Pete Iorizzo on Siena
My answers to Pete's questions are at his blog.
Q: It's obvious that the writers who ranked the Saints in the preseason top 20 didn't expect them to be 6-4 through 10 games. Were some of the external expectations too high, or can you chalk up the losses to injuries and better-than-expected play by opponents?
A: I think it's a little bit of both.
Do I still believe Siena is the best team in the MAAC? Yes, I do. But
the Saints not a Top 25 team, not the Gonzaga of the East and not a lot
of the other superlatives that were thrown around during the offseason.
And it's not all Siena's fault -- a lot of that stuff never was
realistic for a team that lost arguably the most transformative player
in program history.
Injuries haven't helped, particularly when Edwin Ubiles didn't play
against Georgia Tech.
But moreso than injuries, Siena just isn't as deep as I think it
expected to be. Clarence Jackson has done a fine job replacing Kenny
Hasbrouck in the starting lineup. But there problem is there's been no
one to replace Jackson as the sixth man.
Q: Speaking of injuries, how close is Siena to being 100 percent healthy?
A: After 12 days off, Siena probably is as healthy as it's going to be.
The Saints will get a little deeper, because Kyle Griffin, a 6-foot-3
guard who transferred from La Salle, is eligible beginning Wednesday.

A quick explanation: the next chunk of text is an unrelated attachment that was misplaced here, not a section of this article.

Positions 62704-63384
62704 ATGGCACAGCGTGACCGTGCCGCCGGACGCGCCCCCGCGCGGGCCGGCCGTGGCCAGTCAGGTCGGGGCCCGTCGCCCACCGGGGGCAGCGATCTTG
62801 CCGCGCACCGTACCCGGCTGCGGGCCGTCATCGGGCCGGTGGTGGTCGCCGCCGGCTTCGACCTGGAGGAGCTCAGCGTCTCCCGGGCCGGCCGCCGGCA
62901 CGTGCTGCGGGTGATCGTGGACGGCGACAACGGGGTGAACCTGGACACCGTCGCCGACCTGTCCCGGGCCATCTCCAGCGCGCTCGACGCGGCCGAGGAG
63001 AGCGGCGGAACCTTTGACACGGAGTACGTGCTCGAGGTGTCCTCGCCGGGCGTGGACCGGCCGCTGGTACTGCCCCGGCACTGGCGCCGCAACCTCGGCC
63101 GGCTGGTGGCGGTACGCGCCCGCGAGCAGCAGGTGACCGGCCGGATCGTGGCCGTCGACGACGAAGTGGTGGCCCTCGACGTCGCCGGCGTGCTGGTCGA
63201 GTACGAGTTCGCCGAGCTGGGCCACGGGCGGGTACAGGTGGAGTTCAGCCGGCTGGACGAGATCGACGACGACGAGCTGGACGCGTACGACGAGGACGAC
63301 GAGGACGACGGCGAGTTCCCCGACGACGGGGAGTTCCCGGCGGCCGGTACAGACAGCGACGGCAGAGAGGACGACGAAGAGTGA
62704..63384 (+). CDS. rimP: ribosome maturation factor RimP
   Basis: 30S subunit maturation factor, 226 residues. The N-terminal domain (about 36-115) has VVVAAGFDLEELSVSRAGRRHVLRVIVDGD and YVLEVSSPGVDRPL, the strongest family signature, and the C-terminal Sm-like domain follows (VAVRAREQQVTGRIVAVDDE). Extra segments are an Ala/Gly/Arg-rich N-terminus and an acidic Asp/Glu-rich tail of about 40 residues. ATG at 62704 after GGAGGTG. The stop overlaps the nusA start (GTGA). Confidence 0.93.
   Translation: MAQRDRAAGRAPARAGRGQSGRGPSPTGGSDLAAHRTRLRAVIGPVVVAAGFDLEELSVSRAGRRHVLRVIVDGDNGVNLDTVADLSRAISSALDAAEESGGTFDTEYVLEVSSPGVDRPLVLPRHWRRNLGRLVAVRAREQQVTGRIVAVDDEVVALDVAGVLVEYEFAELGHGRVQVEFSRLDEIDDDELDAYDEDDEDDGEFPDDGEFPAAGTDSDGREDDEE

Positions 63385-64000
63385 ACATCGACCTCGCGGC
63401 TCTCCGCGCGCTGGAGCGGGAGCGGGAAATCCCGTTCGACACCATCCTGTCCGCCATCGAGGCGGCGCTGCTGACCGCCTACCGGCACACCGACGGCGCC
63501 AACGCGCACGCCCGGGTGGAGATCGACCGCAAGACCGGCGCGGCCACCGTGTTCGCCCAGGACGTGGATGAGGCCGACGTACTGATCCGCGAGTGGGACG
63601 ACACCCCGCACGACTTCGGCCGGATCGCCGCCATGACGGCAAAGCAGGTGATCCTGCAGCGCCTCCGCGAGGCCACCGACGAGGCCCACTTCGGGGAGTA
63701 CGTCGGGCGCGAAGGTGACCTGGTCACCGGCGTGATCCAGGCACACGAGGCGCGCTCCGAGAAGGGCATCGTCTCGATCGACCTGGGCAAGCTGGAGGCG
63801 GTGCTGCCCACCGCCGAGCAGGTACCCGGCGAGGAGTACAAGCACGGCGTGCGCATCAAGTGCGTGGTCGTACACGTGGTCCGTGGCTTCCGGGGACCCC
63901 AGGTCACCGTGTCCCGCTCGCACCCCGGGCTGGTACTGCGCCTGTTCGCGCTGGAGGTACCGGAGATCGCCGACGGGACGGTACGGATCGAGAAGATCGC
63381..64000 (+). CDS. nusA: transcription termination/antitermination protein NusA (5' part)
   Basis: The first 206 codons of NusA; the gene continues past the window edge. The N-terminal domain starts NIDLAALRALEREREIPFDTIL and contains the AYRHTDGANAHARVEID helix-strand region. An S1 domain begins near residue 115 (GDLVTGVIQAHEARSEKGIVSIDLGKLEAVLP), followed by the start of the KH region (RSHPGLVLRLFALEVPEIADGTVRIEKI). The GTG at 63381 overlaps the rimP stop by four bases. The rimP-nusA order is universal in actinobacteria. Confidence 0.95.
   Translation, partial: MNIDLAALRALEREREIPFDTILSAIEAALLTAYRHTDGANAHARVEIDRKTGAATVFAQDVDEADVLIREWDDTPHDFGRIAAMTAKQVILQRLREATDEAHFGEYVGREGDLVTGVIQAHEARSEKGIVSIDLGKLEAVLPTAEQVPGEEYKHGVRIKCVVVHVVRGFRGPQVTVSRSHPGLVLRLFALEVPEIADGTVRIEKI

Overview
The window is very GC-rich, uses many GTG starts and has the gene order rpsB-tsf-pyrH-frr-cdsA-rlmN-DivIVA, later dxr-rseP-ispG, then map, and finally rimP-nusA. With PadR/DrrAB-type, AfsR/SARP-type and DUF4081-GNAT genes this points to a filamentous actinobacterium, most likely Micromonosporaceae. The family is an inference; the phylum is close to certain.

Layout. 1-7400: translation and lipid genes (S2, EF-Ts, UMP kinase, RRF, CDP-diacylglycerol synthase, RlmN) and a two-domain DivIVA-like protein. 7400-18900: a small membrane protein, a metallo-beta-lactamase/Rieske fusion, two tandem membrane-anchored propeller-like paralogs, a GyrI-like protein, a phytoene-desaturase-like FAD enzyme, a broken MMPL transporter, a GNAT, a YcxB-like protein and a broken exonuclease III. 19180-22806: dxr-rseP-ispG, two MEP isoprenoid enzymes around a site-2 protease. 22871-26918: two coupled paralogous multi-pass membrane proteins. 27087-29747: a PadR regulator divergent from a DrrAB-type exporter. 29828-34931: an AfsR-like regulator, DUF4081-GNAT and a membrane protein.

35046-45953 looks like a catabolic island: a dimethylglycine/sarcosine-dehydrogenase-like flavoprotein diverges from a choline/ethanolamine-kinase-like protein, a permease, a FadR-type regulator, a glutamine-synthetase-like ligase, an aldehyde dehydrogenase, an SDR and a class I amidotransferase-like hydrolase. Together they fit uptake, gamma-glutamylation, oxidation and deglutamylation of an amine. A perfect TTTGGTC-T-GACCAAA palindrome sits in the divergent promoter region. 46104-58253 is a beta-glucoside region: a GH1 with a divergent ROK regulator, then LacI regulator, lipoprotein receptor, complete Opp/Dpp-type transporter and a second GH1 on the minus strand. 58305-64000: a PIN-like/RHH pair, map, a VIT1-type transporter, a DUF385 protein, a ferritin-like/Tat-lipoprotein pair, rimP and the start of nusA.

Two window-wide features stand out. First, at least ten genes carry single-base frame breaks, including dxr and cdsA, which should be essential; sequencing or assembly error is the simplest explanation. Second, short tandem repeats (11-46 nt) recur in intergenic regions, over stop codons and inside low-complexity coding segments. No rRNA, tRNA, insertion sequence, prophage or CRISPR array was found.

Davis Martens, a freshman forward from Germany, also is eligible Dec.
Griffin could be a factor. Siena needs to find a way to get Ronald Moore
some more rest. If his role is spelling Moore a few minutes a night, the
Saints will take it, though I think he will add even more than that.
Q: If the season ended right now, Ronald Moore would have my vote for MAAC Player of the Year. You with me on that?
I'm not sure there's a clear-cut favorite right now. Moore wouldn't be a
bad choice, though there also was a great case to be made for Niagara's
Bilal Benn (15.6 ppg, 11.0 rpg) before he got hurt. Canisius' Frank
Turner also is leading the league in scoring (17.1 ppg) while averaging
Somehow, though, the POY race also seems to come back to the
front-runners, doesn't it? A year ago at this time, who would have
guessed Kenny Hasbrouck still would end up winning it?
I have a feeling Ubiles and Thompson will be right there when all is
said and done.
Q: Gun to your head, how many MAAC games will Siena win?
A: Fifteen. Siena will split with Rider and Niagara and lose to someone
else along the way.
Q: I know Tommy Dempsey picking Rider to win the league didn't sit well with Siena's fan base. How did it play among the Saints' players and coaches? In more general terms, do the Saints view this as a big rivalry game?
A: I actually just asked Moore that very question Monday. If he and his
teammates are using that as bulletin-board material, he gets an A-plus
for camouflaging it during our interview. Moore said he thought it was
the right move for Dempsey to make.
Moore's quote: "I feel that any coach should select his team to be No. 1
if he feels they're a good enough team to do so."
For whatever it's worth, I completely agree. There series has been
pretty even the past few seasons: Rider has beaten Siena two of the past
five times the teams have played. So why is it so outrageous for Rider
to believe it can overtake Siena and win the league title?
As to part two of your question, there's no question it's a rivalry
game. In fact Moore said, unprompted, that this is going to be viewed as
a statement game for both teams. This is Siena's chance to show it's
still the MAAC's top dog, and Rider's chance to back up Dempsey's vote.